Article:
Combustible Celluloid
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With: Cary Grant, Eva Marie Saint, James Mason, Jessie Royce Landis, Leo G. Carroll, Josephine Hutchinson, Philip Ober, Martin Landau, Adam Williams, Edward Platt, Robert Ellenstein, Les Tremayne, Philip Coolidge, Patrick McVey, Edward Binns, Ken Lynch
Written by: Ernest Lehman
Directed by: Alfred Hitchcock
MPAA Rating: Unrated
Running Time: 136
Date: 16/07/1959

North by Northwest (1959)

4 Stars (out of 4)

Compass Points

By Jeffrey M. Anderson

Alfred Hitchcock's North by Northwest has gained a reputation as one of his greatest achievements. It's certainly a highly enjoyable movie, and it should be a template for most thrillers, but coming as it does after Hitchcock's darkest and best movie Vertigo (1958), and before his most revolutionary, Psycho (1960), makes it seem minor in comparison.

Indeed, North By Northwest may have been the very kind of film Hitchcock was trying to get away from when he scaled down in size and budget to the smaller, more imaginative Psycho.

On the plus side North By Northwest marks one of the few times that Hitchcock worked from an original screenplay. Ernest Lehmann (who went on to write Family Plot) had in mind certain spectacular scenes, in the UN Building, on Mount Rushmore, etc. and the problem was that he needed to connect them into a workable plot, which he did. If you consider that Stanley Kubrick (Eyes Wide Shut) did essentially the same thing with his second movie, Killer's Kiss, Lehmann's accomplishment seems extraordinary. That he managed to tie together all his disparate locations in a logical manner ought to be commended.

In North by Northwest Cary Grant stars as Roger O. Thornhill, a businessman who is mistaken for a government spy who, in fact, does not exist. ("What does the O. stand for? Nothing.") He is put through the ringer and is soon hunted by police. A woman on a train (Eva Marie Saint) gives him a hand, but she too is not what she appears to be. The climax takes place on Mount Rushmore and is very exciting.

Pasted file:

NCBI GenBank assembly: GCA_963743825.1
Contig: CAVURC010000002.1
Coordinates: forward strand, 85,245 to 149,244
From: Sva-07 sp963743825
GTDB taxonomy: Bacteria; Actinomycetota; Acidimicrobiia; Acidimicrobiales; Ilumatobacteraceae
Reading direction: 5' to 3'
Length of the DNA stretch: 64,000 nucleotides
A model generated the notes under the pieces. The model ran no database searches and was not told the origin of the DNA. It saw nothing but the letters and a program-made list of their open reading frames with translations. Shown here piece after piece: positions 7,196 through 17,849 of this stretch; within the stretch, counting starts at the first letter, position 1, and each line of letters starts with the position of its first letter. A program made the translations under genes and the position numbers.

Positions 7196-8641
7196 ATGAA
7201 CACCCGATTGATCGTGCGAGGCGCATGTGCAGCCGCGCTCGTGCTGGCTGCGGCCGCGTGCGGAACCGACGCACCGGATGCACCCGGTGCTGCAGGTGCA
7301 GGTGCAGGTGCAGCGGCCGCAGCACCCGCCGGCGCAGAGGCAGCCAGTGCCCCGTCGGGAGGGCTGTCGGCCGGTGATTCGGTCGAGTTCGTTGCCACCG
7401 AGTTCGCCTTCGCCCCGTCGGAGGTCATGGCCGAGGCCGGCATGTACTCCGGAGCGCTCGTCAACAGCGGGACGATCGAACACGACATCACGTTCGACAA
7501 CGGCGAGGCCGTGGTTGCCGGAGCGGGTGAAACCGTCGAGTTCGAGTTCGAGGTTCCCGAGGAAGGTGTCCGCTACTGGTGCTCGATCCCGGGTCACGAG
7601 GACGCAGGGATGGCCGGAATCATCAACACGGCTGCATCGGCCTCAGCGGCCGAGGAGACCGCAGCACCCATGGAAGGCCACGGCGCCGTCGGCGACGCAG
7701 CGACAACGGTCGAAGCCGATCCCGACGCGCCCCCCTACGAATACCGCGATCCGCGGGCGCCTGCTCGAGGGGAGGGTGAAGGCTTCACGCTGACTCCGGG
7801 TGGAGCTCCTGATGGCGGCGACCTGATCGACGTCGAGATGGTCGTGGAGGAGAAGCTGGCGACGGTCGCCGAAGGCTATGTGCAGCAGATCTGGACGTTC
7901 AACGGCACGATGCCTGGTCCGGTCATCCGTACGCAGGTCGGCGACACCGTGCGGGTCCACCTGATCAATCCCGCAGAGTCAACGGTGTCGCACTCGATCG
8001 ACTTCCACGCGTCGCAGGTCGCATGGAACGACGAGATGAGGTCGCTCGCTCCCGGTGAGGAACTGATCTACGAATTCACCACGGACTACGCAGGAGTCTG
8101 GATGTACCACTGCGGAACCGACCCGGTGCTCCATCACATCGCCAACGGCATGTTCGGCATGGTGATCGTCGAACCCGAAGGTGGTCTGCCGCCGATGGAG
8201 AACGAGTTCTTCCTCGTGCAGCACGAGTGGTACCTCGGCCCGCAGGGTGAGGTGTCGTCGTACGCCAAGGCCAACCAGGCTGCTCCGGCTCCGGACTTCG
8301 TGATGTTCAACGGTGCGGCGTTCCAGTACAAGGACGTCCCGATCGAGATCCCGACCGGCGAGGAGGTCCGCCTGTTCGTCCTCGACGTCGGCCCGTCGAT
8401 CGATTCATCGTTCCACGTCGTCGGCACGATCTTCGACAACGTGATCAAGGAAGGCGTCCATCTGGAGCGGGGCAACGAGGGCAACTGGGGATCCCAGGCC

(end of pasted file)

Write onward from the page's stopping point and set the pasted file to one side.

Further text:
James Mason stars as the villain and a young Martin Landau stars as one of his thugs. The great music is by Bernard Herrmann (who also scored Vertigo and Psycho). Hitchcock's cameo is unmissable -- he shows up around the same time as his "Directed by Alfred Hitchcock" title card, running for a bus and just missing it. North By Northwest is still a classic, coming as it does during Hitchcock's most creative period, but it lacks that extra little taste to make it truly great.

DVD Details: I have come to appreciate this movie more and more as a cheerful exercise in style; the movie is as weightless as can be, not to mention rambly and lengthy, but exquisitely directed with the utmost skill so that it appears tightly wound and excitingly crucial. Warner Home Video had already released a great DVD back in 2000, complete with a commentary track by the late, great writer Lehman (who passed away in 2005).

Now they have released a two-disc set. The film itself has been remastered and given its own disc, while all the extras have been shuttled to a second disc. The same making-of documentary is here, plus stills and trailers, and there are now two new documentaries: The Master's Touch: Hitchcock's Signature Style and Cary Grant: A Class Apart. Probably my favorite thing, however, is the isolated audio track that allows viewers to enjoy Bernard Herrmann's great score.

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